Maintaining Discipline in the Face of Market Volatility

Maintaining Discipline in the Face of Market Volatility

It’s easy to get swept up in the market’s volatility of late. 2016 saw one of the worst market openings ever. Financial media has been screaming “Sell everything.”

It’s important to remember how well-functioning capital markets work. They reflect all the expectations of the market’s participants, including risk aversion and expectations of future profits.

What the Market Fluctuation Means for You

Markets adapt to changing expectations and new information instantly. The markets are so fast that they’ve factored in the information before you even hear about it. It’s impossible to predict the market.

This is actually good news for you, though. Think about the alternative. If prices didn’t adjust, we’d worry the market wasn’t functioning properly. Plus, if there was no risk, there’d be no return.

So let’s look at January 2016.

What January 2016 Means for the Rest of the Year

The year got off to a bleak start. The opening days gave us the worst start of a year for the Dow Jones Industrial Average ever. The first two weeks of January were the worst first two weeks of a year for the S&P 500 in history. The index returned −7.93% from January 4 through 15.

During the month, the S&P 500 Index had a return of −4.96%, the ninth lowest return for the index since 1926.

This raises the question: Do January’s returns mean anything for returns the rest of the year?

The answer is no.

The Truth About January’s Market Returns

The -4.96% drop in January 2016 brought the market down 10.43% from its high on Nov. 3, 2015. This marked the second decline of at least 10% since August 2015.

You should take two truths away from this.

A negative January doesn’t mean poor market returns for the rest of the year. Exhibit 1 shows negative January returns from 1926 to 2015 and compared them to the returns of February through December. A negative January was followed by a positive return 59% of the time, with an average return of 7%.

Maintaining Discipline in the Face of Market Volatility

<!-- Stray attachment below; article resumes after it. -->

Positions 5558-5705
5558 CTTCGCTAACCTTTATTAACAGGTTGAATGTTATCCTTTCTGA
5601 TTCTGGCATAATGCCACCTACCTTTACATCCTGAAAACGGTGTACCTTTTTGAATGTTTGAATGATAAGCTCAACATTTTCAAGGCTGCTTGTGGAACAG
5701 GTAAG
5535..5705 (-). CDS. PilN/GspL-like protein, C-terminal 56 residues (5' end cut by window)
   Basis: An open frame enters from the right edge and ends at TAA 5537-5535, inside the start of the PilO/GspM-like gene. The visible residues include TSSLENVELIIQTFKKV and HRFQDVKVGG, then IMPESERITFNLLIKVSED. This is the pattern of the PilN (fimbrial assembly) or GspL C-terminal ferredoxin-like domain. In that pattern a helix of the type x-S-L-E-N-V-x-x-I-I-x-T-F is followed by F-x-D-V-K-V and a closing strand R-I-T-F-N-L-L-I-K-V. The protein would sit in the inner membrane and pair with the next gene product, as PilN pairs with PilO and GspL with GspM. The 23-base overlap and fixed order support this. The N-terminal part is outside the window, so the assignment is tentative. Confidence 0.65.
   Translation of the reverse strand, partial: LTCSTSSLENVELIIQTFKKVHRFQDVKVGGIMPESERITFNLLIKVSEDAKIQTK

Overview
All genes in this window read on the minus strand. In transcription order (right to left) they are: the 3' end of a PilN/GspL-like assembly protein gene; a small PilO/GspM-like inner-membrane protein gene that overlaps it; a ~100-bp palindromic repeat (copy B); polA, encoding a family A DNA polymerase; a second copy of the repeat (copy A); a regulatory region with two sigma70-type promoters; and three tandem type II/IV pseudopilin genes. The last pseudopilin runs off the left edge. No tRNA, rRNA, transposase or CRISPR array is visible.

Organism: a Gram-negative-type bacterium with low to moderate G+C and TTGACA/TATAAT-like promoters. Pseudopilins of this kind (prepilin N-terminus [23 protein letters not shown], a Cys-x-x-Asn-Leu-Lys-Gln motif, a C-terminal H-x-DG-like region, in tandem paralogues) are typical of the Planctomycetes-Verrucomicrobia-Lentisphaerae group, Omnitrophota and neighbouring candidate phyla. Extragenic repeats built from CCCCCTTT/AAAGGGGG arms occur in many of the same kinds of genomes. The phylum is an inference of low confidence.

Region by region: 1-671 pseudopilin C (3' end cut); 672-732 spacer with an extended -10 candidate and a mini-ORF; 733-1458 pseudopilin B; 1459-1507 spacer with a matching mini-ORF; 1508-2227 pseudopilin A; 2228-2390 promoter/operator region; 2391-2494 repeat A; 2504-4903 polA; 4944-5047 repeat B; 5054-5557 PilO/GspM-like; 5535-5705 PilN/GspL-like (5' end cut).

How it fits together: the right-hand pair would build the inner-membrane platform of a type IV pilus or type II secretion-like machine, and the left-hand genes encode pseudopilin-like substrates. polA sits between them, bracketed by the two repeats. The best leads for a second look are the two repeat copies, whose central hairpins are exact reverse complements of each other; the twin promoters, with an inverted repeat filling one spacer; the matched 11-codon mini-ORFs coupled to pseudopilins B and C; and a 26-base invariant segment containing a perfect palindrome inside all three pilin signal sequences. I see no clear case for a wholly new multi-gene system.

If we look at the five lowest January returns from 2015 and earlier, the average was 13.8%. Likewise, none of those years finished in the lowest 20 years of annual returns for the S&P 500 Index.

It’s also worth thinking about what happens after a steep decline in the market. As we’ve discussed in the past, markets actually do pretty well after a sharp drop. This just emphasizes the need to stay disciplined, no matter what the market does.

Take a look at Exhibit 2.

The markets aren’t as volatile right now as you might think. The return of the S&P 500 between 1926 and 2015 was positive on average. The index had a compound return of 10.02% and a standard deviation of 18.85%. Exhibit 2 compares those long-term numbers with more recent times.

Maintaining Discipline in the Face of Market Volatility

Between January 2010 and December 2015, the return was 12.98%, with a standard deviation of 13.09%. In other words, over the past six years, we’ve had higher than normal returns with lower than normal standard deviation.

Don’t Make This Market Volatility Mistake

We shouldn’t assume future returns will be negative just because the market has dropped. The return for any period may be positive or negative, but markets have this persistent tendency to go up over time.

The best thing you can do is remain disciplined with your investments. Understanding how financial markets work can help you in that regard. Take a look at our ebook “A Minimalist’s Guide to Understanding Financial Markets” to see how everything fits together.

 

 

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